One of the Saudi Arabia's premier female TV journos tells her compelling story, but the pot-boiler-style prose doesn't quite rise to the occasion.

Rania Al-Baz’s autobiography traces her life from girlhood in Saudi Arabia to her high-flying career as one of the country’s premier female TV journos by way of two calamitous marriages—the first ending when she was barely out of her teens, and the second with a severe beating from her husband that left her with a three percent chance of survival. This is the kind of lady you really, really, want to root for. Unfortunately, Al-Baz comes off as 
narcissistic, self-aggrandizing, and hypocritical. And the pot-boiler-style prose in Disfigured—translated from the original French by Catherine Spencer—severely undermines the dead-seriousness of the 
subject matter.


Yet, Al-Baz’s willingness to tell her story in a country in which women are primarily relegated to the kitchen and the bedroom (they are not legally permitted to drive, vote, or enter certain professions) is an achievement itself, and her perspective on the world at large is nuanced. Al-Baz lucidly defends Saudi Arabia, its cultural heritage, and Islam, managing to cogently explain how a society in which women are at a significant disadvantage politically and socially is not synonymous with the promotion of violence against women.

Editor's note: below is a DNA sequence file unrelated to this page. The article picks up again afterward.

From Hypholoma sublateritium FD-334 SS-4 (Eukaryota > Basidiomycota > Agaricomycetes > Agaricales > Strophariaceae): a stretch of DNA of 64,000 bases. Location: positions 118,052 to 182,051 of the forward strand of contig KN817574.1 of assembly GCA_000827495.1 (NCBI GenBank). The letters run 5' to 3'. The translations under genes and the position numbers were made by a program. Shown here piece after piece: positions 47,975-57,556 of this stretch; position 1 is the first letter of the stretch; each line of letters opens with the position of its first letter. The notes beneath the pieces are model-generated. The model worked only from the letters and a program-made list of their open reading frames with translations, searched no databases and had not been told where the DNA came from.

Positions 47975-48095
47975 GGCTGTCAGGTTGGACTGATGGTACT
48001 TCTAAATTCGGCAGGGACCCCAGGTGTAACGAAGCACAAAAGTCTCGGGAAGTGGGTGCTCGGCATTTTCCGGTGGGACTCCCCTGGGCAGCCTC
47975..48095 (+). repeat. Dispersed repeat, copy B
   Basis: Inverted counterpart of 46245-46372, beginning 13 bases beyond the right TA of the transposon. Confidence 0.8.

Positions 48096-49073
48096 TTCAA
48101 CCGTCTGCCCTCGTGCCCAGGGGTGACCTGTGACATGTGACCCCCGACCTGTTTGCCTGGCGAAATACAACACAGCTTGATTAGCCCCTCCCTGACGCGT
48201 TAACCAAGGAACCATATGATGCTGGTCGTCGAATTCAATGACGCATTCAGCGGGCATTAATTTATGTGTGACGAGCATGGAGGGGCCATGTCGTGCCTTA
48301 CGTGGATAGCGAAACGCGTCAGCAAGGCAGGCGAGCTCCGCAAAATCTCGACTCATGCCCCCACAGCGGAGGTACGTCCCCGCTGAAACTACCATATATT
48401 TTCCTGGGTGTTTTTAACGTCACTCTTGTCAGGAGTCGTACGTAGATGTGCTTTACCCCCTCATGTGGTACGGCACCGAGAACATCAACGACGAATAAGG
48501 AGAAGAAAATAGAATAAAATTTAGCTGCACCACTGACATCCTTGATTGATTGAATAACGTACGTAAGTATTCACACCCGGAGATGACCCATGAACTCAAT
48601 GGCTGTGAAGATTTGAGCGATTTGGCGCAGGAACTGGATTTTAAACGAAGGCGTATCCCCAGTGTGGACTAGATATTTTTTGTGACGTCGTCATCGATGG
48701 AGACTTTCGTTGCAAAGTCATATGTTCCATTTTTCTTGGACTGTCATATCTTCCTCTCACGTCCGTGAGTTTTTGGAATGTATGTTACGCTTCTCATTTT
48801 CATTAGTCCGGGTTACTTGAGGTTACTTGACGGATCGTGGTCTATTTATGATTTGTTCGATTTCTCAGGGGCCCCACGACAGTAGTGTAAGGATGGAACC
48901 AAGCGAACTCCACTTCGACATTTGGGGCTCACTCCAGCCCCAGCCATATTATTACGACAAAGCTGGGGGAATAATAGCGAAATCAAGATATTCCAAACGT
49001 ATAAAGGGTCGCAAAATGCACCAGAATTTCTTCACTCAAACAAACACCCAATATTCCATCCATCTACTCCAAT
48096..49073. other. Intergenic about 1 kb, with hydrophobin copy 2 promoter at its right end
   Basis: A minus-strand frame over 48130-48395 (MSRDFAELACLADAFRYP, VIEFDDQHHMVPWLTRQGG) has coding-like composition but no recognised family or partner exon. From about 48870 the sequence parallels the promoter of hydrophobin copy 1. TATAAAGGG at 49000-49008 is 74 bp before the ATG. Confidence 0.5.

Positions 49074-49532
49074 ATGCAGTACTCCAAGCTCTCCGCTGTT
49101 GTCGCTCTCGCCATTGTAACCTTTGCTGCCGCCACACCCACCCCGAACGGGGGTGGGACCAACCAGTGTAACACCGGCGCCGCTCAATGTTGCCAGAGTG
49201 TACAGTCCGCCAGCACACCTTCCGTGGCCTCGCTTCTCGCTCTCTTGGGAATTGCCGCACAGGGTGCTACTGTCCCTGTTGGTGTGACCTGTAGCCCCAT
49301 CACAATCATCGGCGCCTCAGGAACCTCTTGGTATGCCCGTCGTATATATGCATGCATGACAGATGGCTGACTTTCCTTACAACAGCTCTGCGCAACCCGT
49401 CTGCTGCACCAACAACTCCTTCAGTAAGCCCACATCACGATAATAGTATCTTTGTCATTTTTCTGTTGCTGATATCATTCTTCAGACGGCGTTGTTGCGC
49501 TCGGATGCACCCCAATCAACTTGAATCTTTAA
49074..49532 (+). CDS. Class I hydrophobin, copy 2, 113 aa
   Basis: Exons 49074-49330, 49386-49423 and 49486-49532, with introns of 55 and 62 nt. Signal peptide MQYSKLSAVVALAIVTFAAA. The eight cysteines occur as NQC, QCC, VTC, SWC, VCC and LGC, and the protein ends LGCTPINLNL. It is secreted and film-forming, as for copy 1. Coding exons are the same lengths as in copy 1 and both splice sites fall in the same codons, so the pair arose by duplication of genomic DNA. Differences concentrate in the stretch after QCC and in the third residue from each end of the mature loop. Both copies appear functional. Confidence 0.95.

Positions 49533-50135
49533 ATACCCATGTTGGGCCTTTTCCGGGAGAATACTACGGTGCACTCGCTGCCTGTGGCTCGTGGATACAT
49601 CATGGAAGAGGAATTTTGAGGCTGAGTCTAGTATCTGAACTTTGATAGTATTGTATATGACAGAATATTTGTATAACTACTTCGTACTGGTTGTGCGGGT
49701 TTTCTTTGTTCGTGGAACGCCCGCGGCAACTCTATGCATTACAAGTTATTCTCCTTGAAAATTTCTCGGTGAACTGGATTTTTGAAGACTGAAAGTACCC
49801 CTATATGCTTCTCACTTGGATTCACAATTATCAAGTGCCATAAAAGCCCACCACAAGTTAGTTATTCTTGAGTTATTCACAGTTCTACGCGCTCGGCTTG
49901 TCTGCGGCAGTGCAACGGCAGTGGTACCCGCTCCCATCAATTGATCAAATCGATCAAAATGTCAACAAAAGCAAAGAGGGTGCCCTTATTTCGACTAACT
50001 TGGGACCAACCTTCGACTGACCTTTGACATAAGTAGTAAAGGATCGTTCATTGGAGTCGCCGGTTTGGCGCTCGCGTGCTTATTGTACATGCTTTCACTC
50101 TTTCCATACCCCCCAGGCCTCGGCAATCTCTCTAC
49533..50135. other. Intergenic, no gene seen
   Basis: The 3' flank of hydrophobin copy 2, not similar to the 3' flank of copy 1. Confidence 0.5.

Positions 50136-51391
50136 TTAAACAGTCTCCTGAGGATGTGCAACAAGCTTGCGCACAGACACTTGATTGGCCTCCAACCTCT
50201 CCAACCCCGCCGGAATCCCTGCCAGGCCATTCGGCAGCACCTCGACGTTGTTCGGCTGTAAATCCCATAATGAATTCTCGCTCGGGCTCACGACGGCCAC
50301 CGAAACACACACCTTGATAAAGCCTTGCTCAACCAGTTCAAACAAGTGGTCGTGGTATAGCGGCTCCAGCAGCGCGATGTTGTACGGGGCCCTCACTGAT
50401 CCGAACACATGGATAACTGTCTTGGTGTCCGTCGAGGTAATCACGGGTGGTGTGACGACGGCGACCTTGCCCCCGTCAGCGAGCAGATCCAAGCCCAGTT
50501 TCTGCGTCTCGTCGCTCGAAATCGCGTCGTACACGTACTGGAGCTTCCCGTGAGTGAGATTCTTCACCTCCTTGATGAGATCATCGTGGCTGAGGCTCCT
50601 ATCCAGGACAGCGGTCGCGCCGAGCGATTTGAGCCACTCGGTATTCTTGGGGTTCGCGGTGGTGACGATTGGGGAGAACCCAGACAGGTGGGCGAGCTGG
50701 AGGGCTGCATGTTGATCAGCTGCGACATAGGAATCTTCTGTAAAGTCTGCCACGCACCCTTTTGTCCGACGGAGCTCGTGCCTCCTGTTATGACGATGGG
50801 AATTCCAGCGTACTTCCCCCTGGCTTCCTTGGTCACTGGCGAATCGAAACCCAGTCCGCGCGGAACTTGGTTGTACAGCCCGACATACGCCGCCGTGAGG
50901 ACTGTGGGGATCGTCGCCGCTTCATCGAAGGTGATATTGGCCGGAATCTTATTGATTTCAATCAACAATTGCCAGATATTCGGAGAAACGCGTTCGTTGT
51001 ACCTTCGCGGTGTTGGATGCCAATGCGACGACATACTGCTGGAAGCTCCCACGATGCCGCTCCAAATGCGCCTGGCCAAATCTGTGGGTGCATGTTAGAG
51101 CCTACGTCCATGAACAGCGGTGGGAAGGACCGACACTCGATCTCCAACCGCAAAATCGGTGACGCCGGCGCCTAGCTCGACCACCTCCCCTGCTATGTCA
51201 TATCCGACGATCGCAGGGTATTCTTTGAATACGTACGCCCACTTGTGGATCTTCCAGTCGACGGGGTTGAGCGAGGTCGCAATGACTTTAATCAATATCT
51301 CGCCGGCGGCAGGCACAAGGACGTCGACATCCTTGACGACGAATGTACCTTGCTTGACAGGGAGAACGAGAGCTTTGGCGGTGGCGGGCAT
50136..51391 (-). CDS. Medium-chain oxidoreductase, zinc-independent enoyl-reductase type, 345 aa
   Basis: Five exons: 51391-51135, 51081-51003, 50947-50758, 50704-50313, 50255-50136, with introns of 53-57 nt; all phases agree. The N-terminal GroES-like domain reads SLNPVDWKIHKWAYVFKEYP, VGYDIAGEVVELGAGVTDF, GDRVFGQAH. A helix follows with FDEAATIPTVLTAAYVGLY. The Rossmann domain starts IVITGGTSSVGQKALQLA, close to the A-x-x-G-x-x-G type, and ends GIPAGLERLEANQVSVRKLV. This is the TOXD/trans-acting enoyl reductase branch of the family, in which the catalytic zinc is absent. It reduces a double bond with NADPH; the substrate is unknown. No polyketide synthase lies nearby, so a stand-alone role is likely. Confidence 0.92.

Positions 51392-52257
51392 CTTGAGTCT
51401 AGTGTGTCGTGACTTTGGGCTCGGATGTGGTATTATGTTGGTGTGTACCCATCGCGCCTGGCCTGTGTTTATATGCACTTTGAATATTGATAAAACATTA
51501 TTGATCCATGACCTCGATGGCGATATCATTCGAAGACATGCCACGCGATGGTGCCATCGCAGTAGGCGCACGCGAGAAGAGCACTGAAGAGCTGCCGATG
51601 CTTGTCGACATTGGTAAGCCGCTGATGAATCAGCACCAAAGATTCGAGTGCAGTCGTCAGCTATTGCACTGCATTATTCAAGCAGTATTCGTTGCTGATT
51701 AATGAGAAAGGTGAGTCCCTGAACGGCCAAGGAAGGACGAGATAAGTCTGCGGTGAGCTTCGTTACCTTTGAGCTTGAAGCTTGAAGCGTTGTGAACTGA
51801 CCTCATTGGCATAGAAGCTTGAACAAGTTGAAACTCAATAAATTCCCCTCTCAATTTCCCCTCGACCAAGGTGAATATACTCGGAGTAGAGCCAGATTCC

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After pictures of her attack landed on the front pages of newspapers, Al-Baz was thrust into the role of spokesperson for women in Saudi Arabia. She has successfully put a much-needed spotlight on the problem of violence without attacking her country’s way of life, which has won her support in all areas of Saudi society. I only wish she’d hired a ghostwriter.

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